As a photographer, you are always on the cusp of something; waiting for something to happen, capturing moments that would go otherwise unseen. For image-maker, Richard Avedon, this concept of natural spontaneity was the crux his work. He pioneered the mergence of fashion and documentary photography and made the occurrences of natural expressions the norm in fashion images.
Avedon established this style of documentary photography after serving as a Photographer’s Mate Second Class in the US Marines during WWII, where he photographed the crewmen on his Rolliflex. Following this, in 1944––while working as a photographer for a department store––he was mentored by Russian photographer, Alexey Brodovitch. At the time, Brodovitch was Art Director of Harper’s Bazaar and Avedon quickly became the magazine’s lead photographer. He then went on to take photographs for Life and Vogue, while simultaneously continuing with his own work. When working for these publications, Avedon founded a style of photography that was previously unfamiliar to the fashion industry; he often shot in outdoor locations with models running or jumping. This natural flare and energy contrasted the stark, sometimes lifeless fashion shots that were being produced by his predecessors. His monochrome photographs of Stella Tennant in Visionaire 22 CHIC typify this charge of emotions; in both images she glares into the camera, her head tilted. Similarly, his image of Penelope Tree (rendered on a metal plate) for Visionaire 63 FOREVER shows her staring, eyes wide through an Ungaro mask.
During his childhood, Avedon witnessed the psychiatric traumas of his first muse, his sister Louise, who was diagnosed with schizophrenia as a teenager. It was perhaps this early insight that subsequently brought such emotion and vivacity to Avedon’s work–– his subjects are often captured in moments of heightened emotion. Whether laughing or looking piercingly into the distance, they are caught in states of nonthinking. He has captured intimate moments with icons of the 20th century including: Marilyn Monroe, the Kennedys, Martin Luther King Jr, Audrey Hepburn, Elizabeth Taylor and Andy Warhol. Avedon had charm and authenticity––it was perhaps this that enabled him to extract such rare moments from the famous and ‘untouchable.’ Evidence of this can be seen in the series of unseen films Visionaire showed at The Gallery at Cadillac House in September 2016 in association with The Richard Avedon Foundation. In the behind the scenes footage of Lauren Hutton, Jun Ropé and James King, he can be seen joking and conversing.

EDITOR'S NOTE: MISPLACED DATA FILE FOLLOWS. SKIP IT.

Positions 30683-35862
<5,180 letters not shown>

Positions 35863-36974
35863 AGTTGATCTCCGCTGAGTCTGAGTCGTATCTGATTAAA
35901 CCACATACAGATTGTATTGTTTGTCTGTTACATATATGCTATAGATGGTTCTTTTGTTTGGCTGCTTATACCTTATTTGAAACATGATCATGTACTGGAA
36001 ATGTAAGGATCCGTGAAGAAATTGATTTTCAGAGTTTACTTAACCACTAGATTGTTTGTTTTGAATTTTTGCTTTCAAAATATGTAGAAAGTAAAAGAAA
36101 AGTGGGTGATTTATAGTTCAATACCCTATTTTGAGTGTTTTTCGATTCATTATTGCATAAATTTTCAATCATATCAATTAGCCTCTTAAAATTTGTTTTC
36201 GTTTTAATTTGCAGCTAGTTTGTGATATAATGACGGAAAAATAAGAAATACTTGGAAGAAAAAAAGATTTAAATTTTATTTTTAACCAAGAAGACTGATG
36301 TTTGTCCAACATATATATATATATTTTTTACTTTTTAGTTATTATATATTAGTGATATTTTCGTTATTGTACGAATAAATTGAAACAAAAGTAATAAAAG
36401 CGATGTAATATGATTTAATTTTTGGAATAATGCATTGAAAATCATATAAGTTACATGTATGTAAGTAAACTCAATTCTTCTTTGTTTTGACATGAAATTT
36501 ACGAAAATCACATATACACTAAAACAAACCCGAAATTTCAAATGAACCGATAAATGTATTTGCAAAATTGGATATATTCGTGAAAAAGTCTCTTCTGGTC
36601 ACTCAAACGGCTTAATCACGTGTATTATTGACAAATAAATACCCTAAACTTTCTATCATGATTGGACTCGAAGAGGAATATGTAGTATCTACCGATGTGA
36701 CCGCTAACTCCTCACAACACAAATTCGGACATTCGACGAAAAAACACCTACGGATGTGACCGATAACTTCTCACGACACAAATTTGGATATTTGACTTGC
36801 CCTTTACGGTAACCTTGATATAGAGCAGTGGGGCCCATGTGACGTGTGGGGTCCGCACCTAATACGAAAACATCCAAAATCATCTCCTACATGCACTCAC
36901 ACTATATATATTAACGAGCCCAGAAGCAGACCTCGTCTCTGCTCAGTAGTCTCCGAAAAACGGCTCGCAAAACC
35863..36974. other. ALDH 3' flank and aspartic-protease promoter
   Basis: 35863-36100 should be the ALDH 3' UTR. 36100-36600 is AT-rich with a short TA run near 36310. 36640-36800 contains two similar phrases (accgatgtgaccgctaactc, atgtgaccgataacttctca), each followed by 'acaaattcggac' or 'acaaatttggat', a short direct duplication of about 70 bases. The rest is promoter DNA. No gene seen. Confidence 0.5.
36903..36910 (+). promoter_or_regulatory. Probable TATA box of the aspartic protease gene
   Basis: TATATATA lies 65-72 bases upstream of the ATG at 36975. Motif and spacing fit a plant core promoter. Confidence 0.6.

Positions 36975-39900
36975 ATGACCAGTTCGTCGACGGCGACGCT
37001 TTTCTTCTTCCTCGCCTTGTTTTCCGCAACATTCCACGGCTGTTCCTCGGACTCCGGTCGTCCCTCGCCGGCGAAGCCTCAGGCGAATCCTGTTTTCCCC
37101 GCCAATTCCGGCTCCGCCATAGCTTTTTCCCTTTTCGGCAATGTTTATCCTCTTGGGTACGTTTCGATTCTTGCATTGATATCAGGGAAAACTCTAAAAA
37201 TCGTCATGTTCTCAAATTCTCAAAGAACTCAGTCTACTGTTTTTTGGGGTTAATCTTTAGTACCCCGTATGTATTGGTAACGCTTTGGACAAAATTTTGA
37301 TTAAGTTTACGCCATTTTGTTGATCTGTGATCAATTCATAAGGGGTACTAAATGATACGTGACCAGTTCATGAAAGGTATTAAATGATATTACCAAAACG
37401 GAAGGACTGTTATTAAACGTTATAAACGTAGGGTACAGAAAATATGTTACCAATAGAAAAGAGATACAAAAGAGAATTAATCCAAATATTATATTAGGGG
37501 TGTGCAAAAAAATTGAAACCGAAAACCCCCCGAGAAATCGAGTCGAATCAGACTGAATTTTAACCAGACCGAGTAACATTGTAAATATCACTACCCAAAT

Although Avedon photographed the figureheads who shaped the 20th century in the arts, politics and civil rights, his most monumental work is arguably his ‘Nothing Personal’ series. These photographs represent America’s identity and how Americans relate to ideas of race and civil rights, in addition to the way they relate to other Americans.The collection of images, now an exhibition at the Pace Gallery showing through January 13, was first published as a book in 1964 with a foreword by his high school classmate, James Baldwin. The pair traveled extensively during 1963 and 1964 to photograph a variety of people: from Malcolm X to George Wallace, Adam Clayton Powell Jr. to patients of a mental institution. In conjunction with the exhibition, TASCHEN have republished the book with an introduction by Hilton Als, in addition to unpublished photographs and archive material.